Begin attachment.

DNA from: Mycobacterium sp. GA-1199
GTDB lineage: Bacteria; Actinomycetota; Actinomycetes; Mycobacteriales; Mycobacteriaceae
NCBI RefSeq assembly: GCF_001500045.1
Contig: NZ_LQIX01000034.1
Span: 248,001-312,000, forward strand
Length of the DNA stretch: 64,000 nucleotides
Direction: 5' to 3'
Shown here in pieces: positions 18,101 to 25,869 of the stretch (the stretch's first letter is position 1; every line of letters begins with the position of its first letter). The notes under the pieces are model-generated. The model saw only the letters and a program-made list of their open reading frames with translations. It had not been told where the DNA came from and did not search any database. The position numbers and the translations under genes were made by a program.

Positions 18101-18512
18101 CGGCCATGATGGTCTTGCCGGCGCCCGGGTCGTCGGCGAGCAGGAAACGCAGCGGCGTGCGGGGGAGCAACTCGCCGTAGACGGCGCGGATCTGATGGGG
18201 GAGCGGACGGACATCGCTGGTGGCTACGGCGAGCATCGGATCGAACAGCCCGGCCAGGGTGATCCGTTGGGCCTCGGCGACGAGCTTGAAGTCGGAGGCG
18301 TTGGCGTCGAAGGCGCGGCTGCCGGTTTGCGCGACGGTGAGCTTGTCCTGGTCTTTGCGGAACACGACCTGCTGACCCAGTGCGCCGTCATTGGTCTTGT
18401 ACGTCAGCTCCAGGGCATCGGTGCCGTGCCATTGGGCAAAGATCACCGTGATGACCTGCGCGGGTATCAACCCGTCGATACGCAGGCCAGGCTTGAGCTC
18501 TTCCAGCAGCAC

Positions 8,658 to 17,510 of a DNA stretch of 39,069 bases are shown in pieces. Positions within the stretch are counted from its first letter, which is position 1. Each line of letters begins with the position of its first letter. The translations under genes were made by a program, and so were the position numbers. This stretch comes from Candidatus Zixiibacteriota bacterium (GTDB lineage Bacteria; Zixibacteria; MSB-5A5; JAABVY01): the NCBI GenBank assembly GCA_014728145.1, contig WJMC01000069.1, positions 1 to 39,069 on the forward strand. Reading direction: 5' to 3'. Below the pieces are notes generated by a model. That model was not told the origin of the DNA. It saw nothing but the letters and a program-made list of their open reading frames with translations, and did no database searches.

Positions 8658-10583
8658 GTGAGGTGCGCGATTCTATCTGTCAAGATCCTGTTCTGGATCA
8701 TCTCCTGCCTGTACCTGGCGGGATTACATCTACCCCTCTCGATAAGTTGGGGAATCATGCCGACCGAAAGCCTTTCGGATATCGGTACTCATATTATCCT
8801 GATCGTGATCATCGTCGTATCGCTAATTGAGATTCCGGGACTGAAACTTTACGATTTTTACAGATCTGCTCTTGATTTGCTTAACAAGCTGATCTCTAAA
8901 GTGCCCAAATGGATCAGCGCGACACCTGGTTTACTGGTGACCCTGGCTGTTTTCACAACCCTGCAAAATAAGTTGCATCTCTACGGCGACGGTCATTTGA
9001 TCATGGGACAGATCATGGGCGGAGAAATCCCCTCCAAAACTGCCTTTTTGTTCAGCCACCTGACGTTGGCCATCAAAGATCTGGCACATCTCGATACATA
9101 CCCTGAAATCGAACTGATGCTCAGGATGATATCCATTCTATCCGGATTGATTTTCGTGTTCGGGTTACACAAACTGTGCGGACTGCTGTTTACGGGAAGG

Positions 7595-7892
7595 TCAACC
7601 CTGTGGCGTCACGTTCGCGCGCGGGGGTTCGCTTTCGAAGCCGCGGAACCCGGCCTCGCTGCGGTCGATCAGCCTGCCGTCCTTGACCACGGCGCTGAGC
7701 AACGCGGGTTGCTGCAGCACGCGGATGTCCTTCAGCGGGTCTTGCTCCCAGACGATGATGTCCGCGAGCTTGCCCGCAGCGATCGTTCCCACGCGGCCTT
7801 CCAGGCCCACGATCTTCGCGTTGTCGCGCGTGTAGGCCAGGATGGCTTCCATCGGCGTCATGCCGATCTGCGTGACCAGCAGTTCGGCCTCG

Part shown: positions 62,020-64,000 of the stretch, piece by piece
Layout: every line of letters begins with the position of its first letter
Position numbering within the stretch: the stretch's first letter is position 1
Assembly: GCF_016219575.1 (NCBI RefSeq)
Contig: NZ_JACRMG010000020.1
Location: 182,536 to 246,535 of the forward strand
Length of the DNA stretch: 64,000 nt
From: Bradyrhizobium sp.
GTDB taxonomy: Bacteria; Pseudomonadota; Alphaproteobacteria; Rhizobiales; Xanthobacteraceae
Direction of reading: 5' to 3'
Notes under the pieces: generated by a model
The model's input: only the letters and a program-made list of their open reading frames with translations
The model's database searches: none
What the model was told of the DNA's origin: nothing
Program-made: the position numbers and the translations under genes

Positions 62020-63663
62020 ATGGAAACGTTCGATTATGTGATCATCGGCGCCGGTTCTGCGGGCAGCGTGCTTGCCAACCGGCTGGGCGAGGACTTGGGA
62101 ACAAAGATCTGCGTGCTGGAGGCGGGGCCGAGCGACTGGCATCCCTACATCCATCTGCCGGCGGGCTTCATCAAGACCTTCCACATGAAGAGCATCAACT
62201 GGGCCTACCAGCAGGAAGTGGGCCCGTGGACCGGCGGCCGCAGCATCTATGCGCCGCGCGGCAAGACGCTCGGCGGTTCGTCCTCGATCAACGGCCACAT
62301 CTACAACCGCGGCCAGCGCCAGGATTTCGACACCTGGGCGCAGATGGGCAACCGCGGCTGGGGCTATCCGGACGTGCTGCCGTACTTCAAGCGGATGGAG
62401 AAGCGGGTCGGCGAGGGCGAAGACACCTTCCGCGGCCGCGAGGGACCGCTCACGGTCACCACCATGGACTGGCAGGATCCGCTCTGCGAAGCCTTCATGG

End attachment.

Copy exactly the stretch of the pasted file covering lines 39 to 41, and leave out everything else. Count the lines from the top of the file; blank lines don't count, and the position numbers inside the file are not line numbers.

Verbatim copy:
The model's input: only the letters and a program-made list of their open reading frames with translations
The model's database searches: none
What the model was told of the DNA's origin: nothing